Esty, Roraback battle for open House seat HOUSE RACE FROM PAGE 1 who prioritizes women’s issues, Medicare and Social Security — would likely “ride on the coattails” of Chris Murphy’s Senate campaign and President Barack Obama’s reelection campaign, giving her an advantage over Roraback among the district’s moderate conservatives. Esty has also benefited from generous donations from Connecticut Democrats, raising over $2 million in campaign finances, co m pa re d to Ro ra ba c k ’s $500,000 budget, according to the Center for Responsive Politics, a nonprofit, nonpartisan research group. Roraback’s failure to garner significant financial support from Republicans may be due in part to his effort to separate himself from the national party’s identity, Rose and Cameron said. “It’s becoming a common strategy in this race for [GOP] House candidates to distance themselves from the presidential nominee with his many recent gaffes,” said Zak Newman ’13, president of the Yale College Democrats. Roraback has vehemently rejected any association with the more right-wing factions of the Republican Party, such as the Tea Party. He threatened to take legal action against a Democratic Congressional Campaign Committee advertisement aired on local television stations that he said misrepresented his stance on Republican vice-presidential nominee Paul Ryan’s budget plan, painting Roraback as a hardline Republican with a Tea Party affiliation, said Steve Bassermann ’07, his campaign manager, in a Monday press release. The economy may prove to be a decisive issue for voters in the 5th District, said Jeb Fain, a member of Esty’s campaign staff. Esty has promised to

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ESTY, RORABACK CAMPAIGNS

Elizabeth Esty LAW ’86 and state Senator Andrew Roraback ’83 are in the middle of a tight race for the Connecticut fifth district seat in the House of Representatives. repeal tax breaks for the wealthy in order to help fund manufacturing growth and job training, Fain said. Roraback’s economic proposals center on fiscal austerity and stimulation of job growth in the private sector. “I got in this race because I’m concerned about what’s happening to the middle class in America,” Esty told the News, calling the Washington establishment “completely broken.” The Yale College Democrats have turned out in support of Esty, organizing weekly phone banks to contact voters and conduct polls. They hope to visit the 5th District on Oct. 6 to canvass with Murphy and Esty, said Nicole Hobbs ’14, the Dems’ events coordinator.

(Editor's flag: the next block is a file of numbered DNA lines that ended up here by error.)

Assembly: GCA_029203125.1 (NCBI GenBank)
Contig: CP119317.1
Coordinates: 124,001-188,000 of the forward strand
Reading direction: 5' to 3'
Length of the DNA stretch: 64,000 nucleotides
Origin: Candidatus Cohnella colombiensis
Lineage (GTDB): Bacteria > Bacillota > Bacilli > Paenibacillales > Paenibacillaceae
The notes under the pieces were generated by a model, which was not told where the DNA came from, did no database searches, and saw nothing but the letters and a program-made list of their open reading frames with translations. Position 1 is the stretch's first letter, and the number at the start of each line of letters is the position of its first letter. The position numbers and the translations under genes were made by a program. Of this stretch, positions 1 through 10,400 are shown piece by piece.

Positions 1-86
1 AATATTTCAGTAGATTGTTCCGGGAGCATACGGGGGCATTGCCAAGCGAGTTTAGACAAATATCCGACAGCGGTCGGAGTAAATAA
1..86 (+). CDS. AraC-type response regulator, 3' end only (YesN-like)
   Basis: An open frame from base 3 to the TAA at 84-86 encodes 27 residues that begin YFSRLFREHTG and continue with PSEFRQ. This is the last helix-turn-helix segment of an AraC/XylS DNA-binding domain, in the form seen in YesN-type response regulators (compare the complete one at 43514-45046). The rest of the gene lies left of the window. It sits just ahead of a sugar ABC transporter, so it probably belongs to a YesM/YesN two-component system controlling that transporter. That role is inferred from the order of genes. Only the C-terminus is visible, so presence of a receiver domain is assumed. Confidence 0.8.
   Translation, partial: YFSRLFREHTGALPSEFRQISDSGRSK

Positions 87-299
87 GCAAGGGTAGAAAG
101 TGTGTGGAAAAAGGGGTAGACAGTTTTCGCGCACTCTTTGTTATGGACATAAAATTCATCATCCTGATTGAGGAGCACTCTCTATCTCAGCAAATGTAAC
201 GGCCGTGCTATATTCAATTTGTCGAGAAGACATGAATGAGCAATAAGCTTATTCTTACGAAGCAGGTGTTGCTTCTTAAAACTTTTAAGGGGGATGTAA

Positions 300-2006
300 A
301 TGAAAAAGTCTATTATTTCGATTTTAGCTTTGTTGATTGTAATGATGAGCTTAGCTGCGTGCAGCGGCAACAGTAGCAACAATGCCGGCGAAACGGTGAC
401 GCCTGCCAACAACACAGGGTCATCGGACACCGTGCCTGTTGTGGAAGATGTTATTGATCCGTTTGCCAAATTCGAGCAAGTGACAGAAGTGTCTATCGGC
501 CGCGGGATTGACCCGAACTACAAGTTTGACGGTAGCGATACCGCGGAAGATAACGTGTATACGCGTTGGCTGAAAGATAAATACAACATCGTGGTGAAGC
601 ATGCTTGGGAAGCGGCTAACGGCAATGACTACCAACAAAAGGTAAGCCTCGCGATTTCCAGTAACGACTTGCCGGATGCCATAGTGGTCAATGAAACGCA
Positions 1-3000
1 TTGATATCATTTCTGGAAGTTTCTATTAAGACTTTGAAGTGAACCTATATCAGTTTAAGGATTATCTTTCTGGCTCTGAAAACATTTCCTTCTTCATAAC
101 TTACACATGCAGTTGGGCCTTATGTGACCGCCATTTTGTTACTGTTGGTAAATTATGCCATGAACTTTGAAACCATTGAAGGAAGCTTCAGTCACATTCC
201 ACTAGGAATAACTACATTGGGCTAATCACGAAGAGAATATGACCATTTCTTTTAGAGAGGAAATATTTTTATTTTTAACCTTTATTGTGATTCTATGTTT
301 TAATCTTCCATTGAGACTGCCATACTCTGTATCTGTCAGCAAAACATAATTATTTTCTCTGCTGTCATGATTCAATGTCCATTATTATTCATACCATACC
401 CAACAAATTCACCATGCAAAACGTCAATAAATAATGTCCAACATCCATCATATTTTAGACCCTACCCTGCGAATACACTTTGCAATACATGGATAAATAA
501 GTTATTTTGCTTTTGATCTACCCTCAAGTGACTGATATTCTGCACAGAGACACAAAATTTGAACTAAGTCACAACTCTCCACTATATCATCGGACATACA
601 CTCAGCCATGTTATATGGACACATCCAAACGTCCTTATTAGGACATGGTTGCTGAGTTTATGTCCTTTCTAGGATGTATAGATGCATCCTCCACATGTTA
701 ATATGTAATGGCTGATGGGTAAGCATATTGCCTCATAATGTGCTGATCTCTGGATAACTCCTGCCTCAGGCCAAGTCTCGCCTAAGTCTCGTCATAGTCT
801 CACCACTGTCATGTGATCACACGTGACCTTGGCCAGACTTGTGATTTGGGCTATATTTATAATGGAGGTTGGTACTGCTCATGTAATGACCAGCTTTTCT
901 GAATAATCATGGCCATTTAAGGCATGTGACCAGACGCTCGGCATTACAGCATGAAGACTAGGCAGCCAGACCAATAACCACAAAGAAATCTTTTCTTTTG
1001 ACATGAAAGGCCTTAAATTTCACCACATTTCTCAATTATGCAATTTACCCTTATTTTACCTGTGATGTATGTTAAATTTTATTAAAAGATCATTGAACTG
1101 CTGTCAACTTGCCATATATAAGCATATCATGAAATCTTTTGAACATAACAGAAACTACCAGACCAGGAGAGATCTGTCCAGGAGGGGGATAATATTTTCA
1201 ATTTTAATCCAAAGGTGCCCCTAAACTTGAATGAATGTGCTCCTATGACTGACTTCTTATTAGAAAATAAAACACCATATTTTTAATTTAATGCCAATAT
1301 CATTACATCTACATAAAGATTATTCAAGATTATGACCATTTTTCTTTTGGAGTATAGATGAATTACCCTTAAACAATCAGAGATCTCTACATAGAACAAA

ities that need to be a specific gender.” Hicks, who could not be reached for comment on Tuesday, told the News last week that “being a brother of the [BYX] fraternity is being a Christian. It’s one of the requirements.” Yale’s chapter of Alpha Epsilon Pi, a Jewish fraternity, takes a different approach as it does not restrict membership to Jewish students and has “several” non-Jewish members, according to AEPi president Daniel Tay ’14. “We look for people that embrace [the religious] side and can appreciate that side of the fraternity, but ultimately

the goal is to find people who fit in with our culture in a holistic sense,” said Tay, adding that AEPi hosts both religious and secular events. BYX is currently registered with the Yale Dean’s Office and has eight members — the minimum required to found a BYX chapter according to the national fraternity’s policies. Since fraternities and sororities at Yale are no longer allowed to hold rush in the fall, BYX will invite freshmen to rush the fraternity starting in the spring term. Contact SOPHIE GOULD at sophie.gould@yale.edu .

“Labor is the number-one cost [because of] the number of dining halls and number of facilities,” Bobb said. ”We still have to cover the overhead costs of all of the colleges [themselves].” With the Any 14 meal plan, students are given $150 to spend at retail dining outlets such as Durfee’s, though the full meal plan does not give students any additional money. Yale Dining also offers an “anytime” meal plan allowing students unlimited meals for $2,996 per semester with $70 worth of points to spend at retail dining outlets. Though all students interviewed said they feel the dining plans are overpriced, Yale Dining’s options are significantly less costly than plans at many of Yale’s peer schools. Comparable meal plans at Harvard and Princeton both cost over $5,000. Brown offers a plan that allots seven meals per week at a price above $3,000. Bobb said Yale Dining monitors the weekly, monthly and yearly transactions indicating